Make or break day for RIM

Today is make or break day for Research in Motion. Either its Blackberry 10 will be a surprising hit, or the company is toast.

The Blackberry maker, which once ruled the mobile world, was mismanaged to the point where it could not find its RIM with both hands. The company has not actually released a product in 18 months and is betting the farm on the launch of two new Blackberries with a new operating system.

The make or break launch was supposed to have happened last year, but was delayed until 30 January. It is a typical RIM decision. The company missed the chance of making money out of the Christmas rush by just a few weeks.

Rumours about the new phones suggest good products, but much will depend on whether wireless carriers and software developers support them.

Both of these groups have become less interested in RIM as its market share tanked over the last 18 months. However, it might just succeed with both.

Carriers are fed up with Apple, which has been demanding too much in the form of subsidies as interest in the iPhone wanes.

The carriers don’t like the idea of a duopoly and are hoping that RIM can mount a strong challenge. AT&T chief financial officer John Stephens said the BlackBerry has had a good tradition to it, and he hopes it will be successful.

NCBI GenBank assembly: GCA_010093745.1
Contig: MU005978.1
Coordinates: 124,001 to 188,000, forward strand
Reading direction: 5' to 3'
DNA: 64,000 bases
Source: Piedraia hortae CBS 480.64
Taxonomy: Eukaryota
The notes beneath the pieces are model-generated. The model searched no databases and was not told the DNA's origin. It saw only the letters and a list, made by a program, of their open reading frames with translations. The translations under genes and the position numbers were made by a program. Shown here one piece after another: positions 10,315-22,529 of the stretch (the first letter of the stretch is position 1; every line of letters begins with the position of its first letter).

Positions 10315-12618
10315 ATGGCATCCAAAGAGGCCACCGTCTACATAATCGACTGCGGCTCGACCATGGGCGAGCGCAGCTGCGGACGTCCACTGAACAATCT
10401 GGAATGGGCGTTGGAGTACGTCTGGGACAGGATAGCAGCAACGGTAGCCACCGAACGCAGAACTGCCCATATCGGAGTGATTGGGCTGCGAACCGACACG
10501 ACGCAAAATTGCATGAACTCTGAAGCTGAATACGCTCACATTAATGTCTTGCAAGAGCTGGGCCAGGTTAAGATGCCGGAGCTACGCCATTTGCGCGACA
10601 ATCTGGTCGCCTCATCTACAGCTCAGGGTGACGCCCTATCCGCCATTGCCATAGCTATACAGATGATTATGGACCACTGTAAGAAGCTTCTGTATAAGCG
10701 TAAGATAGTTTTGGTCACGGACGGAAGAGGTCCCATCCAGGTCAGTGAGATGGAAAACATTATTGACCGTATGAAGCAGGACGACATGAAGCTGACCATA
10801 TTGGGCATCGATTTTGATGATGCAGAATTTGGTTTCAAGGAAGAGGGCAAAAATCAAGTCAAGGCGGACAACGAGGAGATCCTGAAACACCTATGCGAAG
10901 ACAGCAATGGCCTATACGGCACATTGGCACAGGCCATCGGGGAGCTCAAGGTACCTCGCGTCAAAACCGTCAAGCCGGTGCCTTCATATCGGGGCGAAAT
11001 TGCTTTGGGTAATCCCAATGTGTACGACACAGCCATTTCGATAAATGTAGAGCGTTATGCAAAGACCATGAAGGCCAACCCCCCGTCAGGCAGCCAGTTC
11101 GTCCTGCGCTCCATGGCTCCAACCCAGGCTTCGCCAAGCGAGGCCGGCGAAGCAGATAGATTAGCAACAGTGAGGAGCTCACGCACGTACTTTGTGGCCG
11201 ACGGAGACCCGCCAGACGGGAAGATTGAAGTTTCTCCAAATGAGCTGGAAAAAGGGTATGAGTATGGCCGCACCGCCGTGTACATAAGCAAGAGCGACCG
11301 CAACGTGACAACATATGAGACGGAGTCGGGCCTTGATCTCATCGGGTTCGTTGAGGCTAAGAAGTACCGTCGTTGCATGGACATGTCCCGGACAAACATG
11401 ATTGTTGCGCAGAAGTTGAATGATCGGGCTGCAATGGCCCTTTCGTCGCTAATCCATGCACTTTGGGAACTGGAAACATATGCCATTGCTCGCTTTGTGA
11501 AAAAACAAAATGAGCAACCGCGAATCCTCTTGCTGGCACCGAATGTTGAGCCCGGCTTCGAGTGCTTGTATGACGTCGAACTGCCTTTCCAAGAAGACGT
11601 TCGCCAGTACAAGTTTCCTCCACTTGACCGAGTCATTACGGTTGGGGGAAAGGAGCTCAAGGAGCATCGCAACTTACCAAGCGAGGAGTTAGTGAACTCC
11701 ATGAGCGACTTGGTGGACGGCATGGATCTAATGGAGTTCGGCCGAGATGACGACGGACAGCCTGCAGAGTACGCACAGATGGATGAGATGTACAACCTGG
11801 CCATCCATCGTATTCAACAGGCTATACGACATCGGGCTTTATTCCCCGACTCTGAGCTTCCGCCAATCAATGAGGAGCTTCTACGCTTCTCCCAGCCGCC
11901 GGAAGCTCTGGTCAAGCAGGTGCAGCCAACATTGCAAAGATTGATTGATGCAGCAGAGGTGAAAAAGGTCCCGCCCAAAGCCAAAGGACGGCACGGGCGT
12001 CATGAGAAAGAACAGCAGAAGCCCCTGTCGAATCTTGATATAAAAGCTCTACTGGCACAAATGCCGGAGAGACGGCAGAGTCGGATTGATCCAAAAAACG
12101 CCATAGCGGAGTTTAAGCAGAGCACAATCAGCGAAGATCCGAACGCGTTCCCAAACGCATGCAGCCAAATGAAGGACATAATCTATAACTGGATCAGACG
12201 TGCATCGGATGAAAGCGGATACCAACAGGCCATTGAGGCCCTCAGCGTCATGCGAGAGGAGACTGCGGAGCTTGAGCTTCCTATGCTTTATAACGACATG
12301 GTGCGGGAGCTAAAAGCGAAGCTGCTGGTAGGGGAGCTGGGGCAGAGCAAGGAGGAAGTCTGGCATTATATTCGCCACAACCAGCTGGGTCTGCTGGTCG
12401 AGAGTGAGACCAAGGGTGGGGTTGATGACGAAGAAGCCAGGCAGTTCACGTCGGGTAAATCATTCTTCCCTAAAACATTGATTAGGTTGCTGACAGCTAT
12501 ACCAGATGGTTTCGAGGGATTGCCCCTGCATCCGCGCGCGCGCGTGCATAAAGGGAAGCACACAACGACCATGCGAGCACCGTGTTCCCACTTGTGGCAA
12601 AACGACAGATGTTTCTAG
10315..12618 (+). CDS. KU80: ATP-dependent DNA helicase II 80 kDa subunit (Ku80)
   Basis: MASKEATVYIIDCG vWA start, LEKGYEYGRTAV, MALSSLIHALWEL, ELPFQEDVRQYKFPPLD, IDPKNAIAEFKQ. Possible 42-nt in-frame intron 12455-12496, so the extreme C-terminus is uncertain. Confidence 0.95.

If the company isn’t, then the carriers will have to pin their hopes on Microsoft, and there lies all sorts of peril.

For it all to work, RIM needs carriers to order as many phones as possible and heavily promote them in stores. But carriers want to cut back the service fees they pay RIM and are using the BlackBerry launch to force the phone maker to do their bidding. Some reports suggest that they are locked in negotiations to lower the fees they pay RIM to use its software and network.

Meanwhile, RIM has convinced developers to adapt some 70,000 apps for its new models, but it had to write its own code to adapt Facebook so that it ran on the machines. In short, developers are still sitting back and waiting for RIM to pull a few rabbits out of its hat. Them sitting on their hands is bad news as the new BlackBerrys run on a new operating system, and are not backwards compatible.

RIM chief executive Thorsten Heins will take a roll of the dice when he takes the stage in New York to launch the phones and show off features the company hopes will resonate with consumers. The company is staging simultaneous events in Toronto, London, Dubai and Johannesburg, among other cities.

It has to work, or RIM will start running out of cash. RIM service and software revenues will fall about 14 percent in the next fiscal year to about $3.6 billion. The uncertainty around service fee revenue, which has provided a stable source of cash flow, could also complicate RIM’s ability to sell some or all of itself, analysts said.